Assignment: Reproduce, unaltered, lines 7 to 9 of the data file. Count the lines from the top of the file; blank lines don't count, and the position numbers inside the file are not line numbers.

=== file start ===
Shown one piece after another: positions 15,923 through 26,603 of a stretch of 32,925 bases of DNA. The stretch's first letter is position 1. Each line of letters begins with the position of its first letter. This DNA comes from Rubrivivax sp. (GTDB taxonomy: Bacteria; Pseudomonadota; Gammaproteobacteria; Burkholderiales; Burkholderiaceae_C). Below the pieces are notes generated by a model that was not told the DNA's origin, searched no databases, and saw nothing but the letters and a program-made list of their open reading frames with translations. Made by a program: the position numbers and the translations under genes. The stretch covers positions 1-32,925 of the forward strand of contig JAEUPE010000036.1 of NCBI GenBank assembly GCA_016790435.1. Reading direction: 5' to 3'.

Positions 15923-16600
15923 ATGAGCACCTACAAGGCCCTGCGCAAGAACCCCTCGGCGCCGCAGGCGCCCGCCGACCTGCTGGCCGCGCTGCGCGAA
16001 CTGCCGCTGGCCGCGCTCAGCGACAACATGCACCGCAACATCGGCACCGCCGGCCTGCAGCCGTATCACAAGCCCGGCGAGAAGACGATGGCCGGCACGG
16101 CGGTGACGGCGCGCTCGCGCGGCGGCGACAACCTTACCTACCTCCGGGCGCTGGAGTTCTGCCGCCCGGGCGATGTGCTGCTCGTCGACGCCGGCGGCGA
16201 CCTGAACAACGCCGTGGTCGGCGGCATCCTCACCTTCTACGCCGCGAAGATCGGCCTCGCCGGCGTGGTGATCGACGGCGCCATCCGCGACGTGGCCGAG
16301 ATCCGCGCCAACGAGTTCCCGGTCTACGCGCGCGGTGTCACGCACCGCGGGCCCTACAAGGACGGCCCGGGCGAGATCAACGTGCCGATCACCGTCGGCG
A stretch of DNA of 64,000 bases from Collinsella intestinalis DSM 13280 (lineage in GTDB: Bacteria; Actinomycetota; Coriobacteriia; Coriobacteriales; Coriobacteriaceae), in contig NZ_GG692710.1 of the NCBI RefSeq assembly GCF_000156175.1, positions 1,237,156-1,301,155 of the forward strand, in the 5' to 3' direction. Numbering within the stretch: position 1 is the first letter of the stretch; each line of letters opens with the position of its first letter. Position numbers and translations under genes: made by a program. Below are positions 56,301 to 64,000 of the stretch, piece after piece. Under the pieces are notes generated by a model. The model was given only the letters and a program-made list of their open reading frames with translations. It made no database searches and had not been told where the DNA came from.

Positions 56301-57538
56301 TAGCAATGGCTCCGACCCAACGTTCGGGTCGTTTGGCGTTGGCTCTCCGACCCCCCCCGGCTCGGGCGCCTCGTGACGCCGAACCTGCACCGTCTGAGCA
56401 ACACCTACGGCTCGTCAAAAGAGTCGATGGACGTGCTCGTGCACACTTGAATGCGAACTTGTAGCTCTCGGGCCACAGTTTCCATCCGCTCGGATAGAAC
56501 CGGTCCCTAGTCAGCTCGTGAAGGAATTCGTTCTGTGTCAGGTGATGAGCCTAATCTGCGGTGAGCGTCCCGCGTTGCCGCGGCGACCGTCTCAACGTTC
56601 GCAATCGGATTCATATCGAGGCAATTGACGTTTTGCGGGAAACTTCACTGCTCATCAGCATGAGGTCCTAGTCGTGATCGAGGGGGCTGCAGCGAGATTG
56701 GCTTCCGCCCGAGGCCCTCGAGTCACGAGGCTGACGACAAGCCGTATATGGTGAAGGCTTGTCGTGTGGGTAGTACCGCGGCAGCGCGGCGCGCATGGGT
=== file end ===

16301 ATCCGCGCCAACGAGTTCCCGGTCTACGCGCGCGGTGTCACGCACCGCGGGCCCTACAAGGACGGCCCGGGCGAGATCAACGTGCCGATCACCGTCGGCG
A stretch of DNA of 64,000 bases from Collinsella intestinalis DSM 13280 (lineage in GTDB: Bacteria; Actinomycetota; Coriobacteriia; Coriobacteriales; Coriobacteriaceae), in contig NZ_GG692710.1 of the NCBI RefSeq assembly GCF_000156175.1, positions 1,237,156-1,301,155 of the forward strand, in the 5' to 3' direction. Numbering within the stretch: position 1 is the first letter of the stretch; each line of letters opens with the position of its first letter. Position numbers and translations under genes: made by a program. Below are positions 56,301 to 64,000 of the stretch, piece after piece. Under the pieces are notes generated by a model. The model was given only the letters and a program-made list of their open reading frames with translations. It made no database searches and had not been told where the DNA came from.

Positions 56301-57538